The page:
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Waged or salaried jobs rarely became available in Ōhura, although some work was available on the surrounding farms. Some people in Ōhura village ran small businesses from their homes:

"I find if you want to live here you have to generate your own income."
"We’ve got 4G internet here, it’s really fast […] It’s one of the main reasons I came here, because I could work from home. Distance teaching. I could work from home."

Opportunities were available for tradespeople:

"If you wanted to be a builder, an electrician or a plumber, you’d be working full time around here. There’s not enough in Taumarunui. So all the plumbers in town are always… they haven’t got enough."

Locally, young people were generally considered to be employable:

"I’d rather hire a rural kid than a town kid. They’ve got a better work ethic. They can speak to you as well, they don’t just… text you."

While there was work available in the area, the jobs that most often were available were not considered to be high quality, reliable, or stable jobs. The conversion of farmland to forestry was considered to have had an impact on job availability in the area. Whilst some forestry jobs became available it was considered that much of this work was done by non-locals, and overall increased carbon farming was considered to decrease employment opportunities locally:

"Well, there’s forestry… seasonal work, the shearing. Stuff like that. If you can get a job on the bigger stations, the bigger farms, you can get a permanent job. You used to be able to. One of the biggest ones has gone, it’s all for carbon - that was three stations run as one."
"These days you need permanent income. You can’t have income on and off, you can’t get by on casual. So I guess if there is a permanent position you’ll get somebody to fill that position, but then the young families are reluctant because it’s so far away and mum and dad both have to work these days."
"Carbon farming hasn’t helped our community, it’s taken jobs away."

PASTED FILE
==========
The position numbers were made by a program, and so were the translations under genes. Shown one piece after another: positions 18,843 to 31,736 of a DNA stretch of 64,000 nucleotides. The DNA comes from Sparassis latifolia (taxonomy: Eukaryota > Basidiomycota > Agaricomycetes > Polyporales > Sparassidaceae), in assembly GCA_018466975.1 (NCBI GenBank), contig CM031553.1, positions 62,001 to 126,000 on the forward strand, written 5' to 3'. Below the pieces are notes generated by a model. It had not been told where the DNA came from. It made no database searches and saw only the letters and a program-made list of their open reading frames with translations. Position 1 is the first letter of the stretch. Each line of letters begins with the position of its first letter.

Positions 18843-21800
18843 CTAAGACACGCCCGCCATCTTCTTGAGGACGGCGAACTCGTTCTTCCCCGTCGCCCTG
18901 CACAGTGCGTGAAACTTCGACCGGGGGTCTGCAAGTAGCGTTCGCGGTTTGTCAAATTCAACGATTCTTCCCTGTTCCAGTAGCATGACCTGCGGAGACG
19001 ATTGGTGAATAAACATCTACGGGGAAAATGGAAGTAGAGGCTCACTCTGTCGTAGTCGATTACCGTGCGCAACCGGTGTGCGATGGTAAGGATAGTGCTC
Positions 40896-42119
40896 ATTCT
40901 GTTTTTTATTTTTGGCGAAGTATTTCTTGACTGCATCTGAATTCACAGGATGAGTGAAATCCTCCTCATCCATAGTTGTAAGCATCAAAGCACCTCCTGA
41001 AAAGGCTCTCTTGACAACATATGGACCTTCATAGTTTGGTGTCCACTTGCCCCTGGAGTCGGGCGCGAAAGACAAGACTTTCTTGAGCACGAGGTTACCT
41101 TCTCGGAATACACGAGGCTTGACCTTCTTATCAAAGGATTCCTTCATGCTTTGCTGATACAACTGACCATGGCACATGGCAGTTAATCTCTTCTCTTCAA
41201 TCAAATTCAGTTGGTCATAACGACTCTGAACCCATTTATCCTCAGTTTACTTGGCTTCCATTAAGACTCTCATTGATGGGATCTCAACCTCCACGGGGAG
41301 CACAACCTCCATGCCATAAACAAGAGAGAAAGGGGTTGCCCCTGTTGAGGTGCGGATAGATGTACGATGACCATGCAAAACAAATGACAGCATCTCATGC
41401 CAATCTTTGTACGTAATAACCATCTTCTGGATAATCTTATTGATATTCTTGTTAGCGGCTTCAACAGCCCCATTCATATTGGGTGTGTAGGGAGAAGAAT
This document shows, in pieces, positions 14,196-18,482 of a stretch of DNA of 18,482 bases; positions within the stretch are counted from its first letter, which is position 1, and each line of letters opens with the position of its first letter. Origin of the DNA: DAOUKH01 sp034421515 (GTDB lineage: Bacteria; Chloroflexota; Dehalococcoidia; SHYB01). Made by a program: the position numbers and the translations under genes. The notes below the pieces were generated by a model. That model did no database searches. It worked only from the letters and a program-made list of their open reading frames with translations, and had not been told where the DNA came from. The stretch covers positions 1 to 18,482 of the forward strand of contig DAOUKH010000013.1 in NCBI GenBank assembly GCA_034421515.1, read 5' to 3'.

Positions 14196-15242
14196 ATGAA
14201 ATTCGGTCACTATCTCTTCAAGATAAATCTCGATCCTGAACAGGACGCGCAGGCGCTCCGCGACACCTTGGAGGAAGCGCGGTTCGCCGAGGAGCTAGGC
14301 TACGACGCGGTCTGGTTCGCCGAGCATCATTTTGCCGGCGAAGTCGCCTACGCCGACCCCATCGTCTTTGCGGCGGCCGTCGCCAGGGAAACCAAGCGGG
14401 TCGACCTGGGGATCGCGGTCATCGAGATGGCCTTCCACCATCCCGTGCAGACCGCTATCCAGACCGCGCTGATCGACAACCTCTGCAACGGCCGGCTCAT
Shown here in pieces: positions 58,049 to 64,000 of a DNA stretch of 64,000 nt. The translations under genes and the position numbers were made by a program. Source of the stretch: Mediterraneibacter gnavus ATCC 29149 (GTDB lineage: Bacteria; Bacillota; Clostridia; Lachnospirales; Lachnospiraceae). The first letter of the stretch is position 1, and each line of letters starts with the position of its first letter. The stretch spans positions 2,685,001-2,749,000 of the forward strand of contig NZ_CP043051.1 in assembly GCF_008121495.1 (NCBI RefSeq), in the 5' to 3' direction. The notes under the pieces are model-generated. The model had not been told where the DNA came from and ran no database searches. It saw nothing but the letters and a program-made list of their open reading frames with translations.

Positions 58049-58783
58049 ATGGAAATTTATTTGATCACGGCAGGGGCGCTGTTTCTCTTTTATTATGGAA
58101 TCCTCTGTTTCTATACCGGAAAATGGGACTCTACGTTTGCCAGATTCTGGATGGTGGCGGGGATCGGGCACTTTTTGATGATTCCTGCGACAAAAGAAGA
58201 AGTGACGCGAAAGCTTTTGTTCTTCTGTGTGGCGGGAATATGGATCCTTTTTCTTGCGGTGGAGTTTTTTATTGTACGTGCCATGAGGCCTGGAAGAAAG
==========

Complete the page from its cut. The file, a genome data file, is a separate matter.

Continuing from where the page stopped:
"It impacts the schools. It impacts shearers, the vets. It has the roll-on effect that it affects the community. In town, it affects PGG Wrightson’s, Farmlands, all that. Those three stations gone, that’s money they’ve lost out of there, the vets, the shearers."
"It’s bullshit when they say they hire local labour to do their work, because they don’t. Planting, even repairs for houses, anything. "

Similarly, it was noted that much of the labour relating to infrastructure in the area was not performed by people employed from the local community:

"I think most people who come here seem to work for a big company … you know, Inframax, Downers, all these others, the electric one, the lines company. So when you need something done you tend to get someone from a big corporation coming here rather than a local person."

Some residents commuted daily to Taumarunui for work:

"For people from Ōhura, it they wanted to apply (to those companies) and travel, well yeah. But that’s like most of the jobs. You have to travel. If you come out here you have to travel."

Whereas in 2020, prior to COVID, residents seemed hopeful that tourism would be the “next big thing” for Ohura, this sentiment was not as salient in 2023 and the potential for the area to benefit from tourism was not so strongly expressed:

"(Cycle tourism) is something we can do if we get our facilities up. Like have a shower here, which means we will have more of that kind of tourism come through."
"They hire the hall to sleep in and there are toilet facilities, but there are only showers at the B&Bs. "

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